"We think also that the policy furnishes the only way by which its terms can be waived. . . . It guards against any acts of waiver of its conditions or a change of them by agents. It provides that such waiver or change 'shall be written upon or attached' to the policy. The company could have used no words which would have been more explicit. There is no ambiguity about them. Parol testimony was not needed nor admissible to interpret them. They constituted the contract between the company and the insured. No agent had power to change or modify that contract except in the manner provided."

"A contract in writing, if its terms are free from doubt, or ambiguity, must be permitted to speak for itself, and cannot by the courts, at the instance of one of the parties, be altered or contradicted by parol evidence, unless in case of fraud or mutual mistake of facts, and this principle is applicable to contracts of insurance." Badgett v. Oklahoma Life Ins. Co., 176 Okla. 86, 54 P.2d 1059; California State Life Ins. Co. v. Bailey, 176 Okla. 153, 54 P.2d 647; Brown v. Connecticut Fire Ins. Co., etc., 52 Okla. 392, 153 P. 173.

¶21 It was error for the trial court to overrule plaintiffs' motion for a directed verdict.

¶22 Reversed and remanded for a new trial.

¶23 HALLEY, V.C.J., and CORN, JOHNSON, O'NEAL, and BINGAMAN, JJ., concur. WELCH and DAVISON, JJ., dissent.

DAVISON, J. (dissenting).

¶1 I cannot agree with the reasoning, nor with the conclusion reached in the opinion of the majority of the court, and desire to express my reasons therefor. It is my opinion that the rules of law therein stated are sound and are well established in this jurisdiction but that they are not applicable to the facts in the case at bar.

¶2 This appeal grows out of two actions in the lower court, one of which contains two causes of action, which were consolidated for trial. Since the facts determinative of all issues in the separate causes of action are identical, only one need be specifically referred to. The action is one for the recovery of the premium for one year upon a liability insurance policy computed upon the basis of a percentage of defendant's pay roll as provided in said policy, less, however, the amount paid plaintiff by defendant at the time of the delivery of the policy. The total amount sought to be recovered is $683.98, being the difference between the computed premiums of $885.71 and the amount paid at time of delivery of $201.73.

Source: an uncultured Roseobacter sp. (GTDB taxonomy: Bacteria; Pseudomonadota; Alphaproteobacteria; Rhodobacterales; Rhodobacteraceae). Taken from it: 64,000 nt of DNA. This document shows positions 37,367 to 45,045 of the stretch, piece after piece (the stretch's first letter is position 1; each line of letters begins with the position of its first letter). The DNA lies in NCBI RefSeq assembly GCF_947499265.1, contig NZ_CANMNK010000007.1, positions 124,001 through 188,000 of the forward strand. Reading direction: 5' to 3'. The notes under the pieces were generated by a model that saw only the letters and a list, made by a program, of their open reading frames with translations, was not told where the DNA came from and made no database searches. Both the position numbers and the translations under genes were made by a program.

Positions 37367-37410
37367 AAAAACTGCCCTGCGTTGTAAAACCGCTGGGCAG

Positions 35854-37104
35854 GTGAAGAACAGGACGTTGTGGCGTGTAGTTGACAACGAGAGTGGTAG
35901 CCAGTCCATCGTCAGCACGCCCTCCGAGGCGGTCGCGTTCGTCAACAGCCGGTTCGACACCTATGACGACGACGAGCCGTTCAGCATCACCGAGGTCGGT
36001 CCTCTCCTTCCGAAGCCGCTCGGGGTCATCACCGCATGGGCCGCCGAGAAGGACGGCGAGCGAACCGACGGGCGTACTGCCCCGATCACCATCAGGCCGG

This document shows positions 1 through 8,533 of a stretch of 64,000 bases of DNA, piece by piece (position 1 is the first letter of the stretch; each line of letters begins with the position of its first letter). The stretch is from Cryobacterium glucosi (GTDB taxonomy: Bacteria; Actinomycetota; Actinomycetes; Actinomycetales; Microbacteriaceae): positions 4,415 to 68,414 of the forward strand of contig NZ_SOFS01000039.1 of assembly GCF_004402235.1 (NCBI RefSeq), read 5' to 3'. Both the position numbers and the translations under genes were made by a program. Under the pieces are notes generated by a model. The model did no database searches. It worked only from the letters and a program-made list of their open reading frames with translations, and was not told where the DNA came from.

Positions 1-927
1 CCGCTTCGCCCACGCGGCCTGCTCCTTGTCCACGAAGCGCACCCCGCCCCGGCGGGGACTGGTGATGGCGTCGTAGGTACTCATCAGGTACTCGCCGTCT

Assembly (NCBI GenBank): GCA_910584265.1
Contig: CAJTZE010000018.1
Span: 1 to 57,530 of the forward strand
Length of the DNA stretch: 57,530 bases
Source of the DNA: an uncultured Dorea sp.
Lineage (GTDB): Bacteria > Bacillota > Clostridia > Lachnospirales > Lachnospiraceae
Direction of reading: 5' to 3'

¶3 The majority opinion is founded primarily upon the rule of law set out in syllabus numbered 3 therein, to the effect that a written contract cannot be varied by parol evidence except in certain instances. But the application of that rule is in all instances absolutely dependent upon the freedom of terms of the written contract from doubt and ambiguity. The quotation from previous cases, which constitutes the next to last paragraph of the majority opinion, first recognizes this requirement before stating the rule. The conclusion reached by the majority by the application of that rule presupposes the "written contract" to be the insurance policy standing alone and complete within its four corners and therefore free from doubt and ambiguity. But the record discloses that at the time of the delivery of the insurance policy, and as an integral part of the transaction and in payment of what he thought was the entire year's premium, defendant gave plaintiff's agent a check for $72.45, on the face of which was written:

"This check is in full settlement of account as shown hereon. Endorsement Constitutes Receipt in Full. Policy No. FG 5916519 Pre. for One Year from 5 December 1945 ____ $72.45" This check was endorsed and paid. Section 158 of Title 15 O.S. 1941, provides:

"Several contracts relating to the same matters, between the same parties, and made as parts of substantially one transaction, are to be taken together."

¶4 On numerous occasions, this section bas been presented to this court for interpretation. Its meaning is clearly explained in the following statement in the case of Mid-Continent Life Ins. Co. v. Goforth, 193 Okla. 314, 143 P.2d 154:

"It is the general rule that instruments executed at the same time, and for the same purpose, and in the course of the same transaction, are, in the eye of the law, one instrument, and will be read and construed together, as if they were as much one in form as they are in substance. The principle is applicable to cases where negotiable instruments and a written agreement are executed at the same time by the same parties. The resulting contract is to be determined by a construction of both in accordance with conventional rules. . . .

"We have held many times that where two instruments, though not executed at the same time, refer to the same subject matter and on their face show that each was executed to carry out the intent of the other, both should be construed as one contract."